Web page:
Science Criticism

Read (or Listen): NPR on Scientists Giving Up

It used to be that a university degree was not only a rarity but a ticket to job security. Not anymore.

In a world in which more and more of what we use is a product of science, should we be training more scientists? I don’t think so.

Richard Harris from NPR reports on scientists who left their field when finding research money became too difficult. It’s a poignant story, one all-too familiar to me. I saw Ph.D. graduates working as research assistants in laboratories; I also saw someone with a Ph.D. and a postdoctoral fellowship under his belt apply and be interviewed for a position which required him to do cell culture and place orders for the lab.

The NPR story is interesting, but the comments are even more arresting. Here are a few excerpts:

“Me? I’m on SNAP and on Medicaid, without a dime to my name. And I am hardly the only biomedical Ph.D. in that boat.

“When someone tells me we need more STEM people, I either just laugh in their face, or I tell ’em “How about we employ the ones we already bloody have, first?””

“30k a year and I’m barely floating… sharing a rent with 2 others.”

“With my MS in biological oceanography, published research and a decade of adjunct teaching experience, I wasn’t able to get hired as a middle or high school teacher. I had to go back to school (and no, I counted find grants for scientists to go to school for teaching credentials), get another masters degree and enter the job market as a “new teacher” with zero years of “relevant teaching” experience.”

“I left science for sales, because i just couldn’t live like a welfare case anymore and travel 40 miles to work every day so I could afford the rent. It was highly educated poverty.”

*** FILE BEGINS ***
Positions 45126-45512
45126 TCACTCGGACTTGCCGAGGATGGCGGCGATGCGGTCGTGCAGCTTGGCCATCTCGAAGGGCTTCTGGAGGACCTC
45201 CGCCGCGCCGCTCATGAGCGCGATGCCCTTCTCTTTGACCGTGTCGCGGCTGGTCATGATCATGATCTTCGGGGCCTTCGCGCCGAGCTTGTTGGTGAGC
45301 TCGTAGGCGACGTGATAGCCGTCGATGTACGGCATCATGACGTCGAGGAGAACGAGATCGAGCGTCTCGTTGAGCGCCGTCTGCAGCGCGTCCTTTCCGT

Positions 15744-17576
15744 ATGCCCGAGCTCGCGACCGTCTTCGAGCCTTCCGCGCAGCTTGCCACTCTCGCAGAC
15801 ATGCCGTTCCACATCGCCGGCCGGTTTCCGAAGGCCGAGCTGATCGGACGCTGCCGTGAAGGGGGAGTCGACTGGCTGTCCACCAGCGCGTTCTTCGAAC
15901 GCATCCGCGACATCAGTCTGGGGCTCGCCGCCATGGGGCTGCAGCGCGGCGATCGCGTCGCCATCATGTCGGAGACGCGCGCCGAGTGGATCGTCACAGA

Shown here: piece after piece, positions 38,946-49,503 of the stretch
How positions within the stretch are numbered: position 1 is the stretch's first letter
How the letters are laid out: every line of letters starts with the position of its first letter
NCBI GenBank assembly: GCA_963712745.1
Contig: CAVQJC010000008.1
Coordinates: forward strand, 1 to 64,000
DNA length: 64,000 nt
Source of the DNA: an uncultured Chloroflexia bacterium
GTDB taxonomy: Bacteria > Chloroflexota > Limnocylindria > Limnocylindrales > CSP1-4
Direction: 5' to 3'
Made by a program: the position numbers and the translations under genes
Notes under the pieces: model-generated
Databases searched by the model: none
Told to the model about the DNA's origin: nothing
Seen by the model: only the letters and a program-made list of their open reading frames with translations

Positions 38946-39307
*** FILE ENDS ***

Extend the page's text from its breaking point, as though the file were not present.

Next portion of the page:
Highly educated poverty.

Within the last 25 years, we decided that, not only were universities accessible to anyone, but that everyone should go to university. I remember watching a Canadian home improvement program seven or eight years ago in which the host decried the lack of qualified labour in the trades. These jobs pay extremely well, are in high demand, and would make a lot of people happy. Yet many families still aim for “university or nothing”. But there’s nothing embarrassing about being a welder.

For what it’s worth, I believe universities should start accepting significantly fewer students in science programs, while elementary and high schools should start teaching more critical thinking material. Every citizen with an average or above-average intelligence should have an understanding of basic science, logic, and critical thinking, but not every citizen should be making this their career. Let’s teach our kids to be more rational in all aspects of their lives and encourage them to go into the trades. Let the smartest of the smartest and the most passionate would-be scientists make it to university. Maybe having fewer scientists competing for the money will help them design experiments with more than five samples and reduce the number of times they feel compelled to write “more research is needed to see if this holds up”.

You can read (or listen to) the whole NPR story here.

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